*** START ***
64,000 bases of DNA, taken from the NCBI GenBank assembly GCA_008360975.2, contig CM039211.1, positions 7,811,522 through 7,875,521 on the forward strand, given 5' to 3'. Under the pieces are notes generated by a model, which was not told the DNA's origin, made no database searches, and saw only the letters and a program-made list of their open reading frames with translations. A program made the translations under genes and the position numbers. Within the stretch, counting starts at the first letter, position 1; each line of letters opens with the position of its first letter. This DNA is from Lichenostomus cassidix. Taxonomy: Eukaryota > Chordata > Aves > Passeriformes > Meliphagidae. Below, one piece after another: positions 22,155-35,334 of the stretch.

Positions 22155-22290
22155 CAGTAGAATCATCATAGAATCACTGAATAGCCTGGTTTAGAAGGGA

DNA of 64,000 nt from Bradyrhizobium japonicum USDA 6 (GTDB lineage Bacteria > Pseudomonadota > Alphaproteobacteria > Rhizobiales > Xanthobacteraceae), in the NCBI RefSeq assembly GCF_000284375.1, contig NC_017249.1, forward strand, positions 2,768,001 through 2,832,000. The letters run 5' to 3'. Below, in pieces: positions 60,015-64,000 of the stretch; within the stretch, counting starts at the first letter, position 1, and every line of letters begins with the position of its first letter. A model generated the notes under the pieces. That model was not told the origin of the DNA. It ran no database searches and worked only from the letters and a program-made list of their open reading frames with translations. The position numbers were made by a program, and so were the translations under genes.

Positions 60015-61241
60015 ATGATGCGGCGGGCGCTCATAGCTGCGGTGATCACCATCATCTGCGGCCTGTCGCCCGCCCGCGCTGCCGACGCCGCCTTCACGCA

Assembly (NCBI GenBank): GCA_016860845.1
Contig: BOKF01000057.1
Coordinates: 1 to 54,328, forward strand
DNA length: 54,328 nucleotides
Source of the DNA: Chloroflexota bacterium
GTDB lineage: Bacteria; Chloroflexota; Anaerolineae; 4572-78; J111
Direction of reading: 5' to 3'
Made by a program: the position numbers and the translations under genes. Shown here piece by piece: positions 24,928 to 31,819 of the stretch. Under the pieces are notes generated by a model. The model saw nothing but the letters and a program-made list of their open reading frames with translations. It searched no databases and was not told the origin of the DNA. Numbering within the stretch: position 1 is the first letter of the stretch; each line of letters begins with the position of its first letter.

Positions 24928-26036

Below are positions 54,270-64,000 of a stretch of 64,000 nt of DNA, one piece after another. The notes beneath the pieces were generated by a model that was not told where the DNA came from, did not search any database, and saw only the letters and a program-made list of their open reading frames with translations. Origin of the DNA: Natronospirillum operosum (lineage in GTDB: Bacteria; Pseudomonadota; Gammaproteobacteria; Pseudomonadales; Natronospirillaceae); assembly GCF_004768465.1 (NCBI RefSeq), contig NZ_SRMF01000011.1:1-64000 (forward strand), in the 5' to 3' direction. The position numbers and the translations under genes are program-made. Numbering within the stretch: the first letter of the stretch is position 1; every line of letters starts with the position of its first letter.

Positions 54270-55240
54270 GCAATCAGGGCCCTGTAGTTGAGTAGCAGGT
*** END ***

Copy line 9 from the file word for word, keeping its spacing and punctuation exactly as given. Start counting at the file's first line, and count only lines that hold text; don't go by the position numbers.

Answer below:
Coordinates: 1 to 54,328, forward strand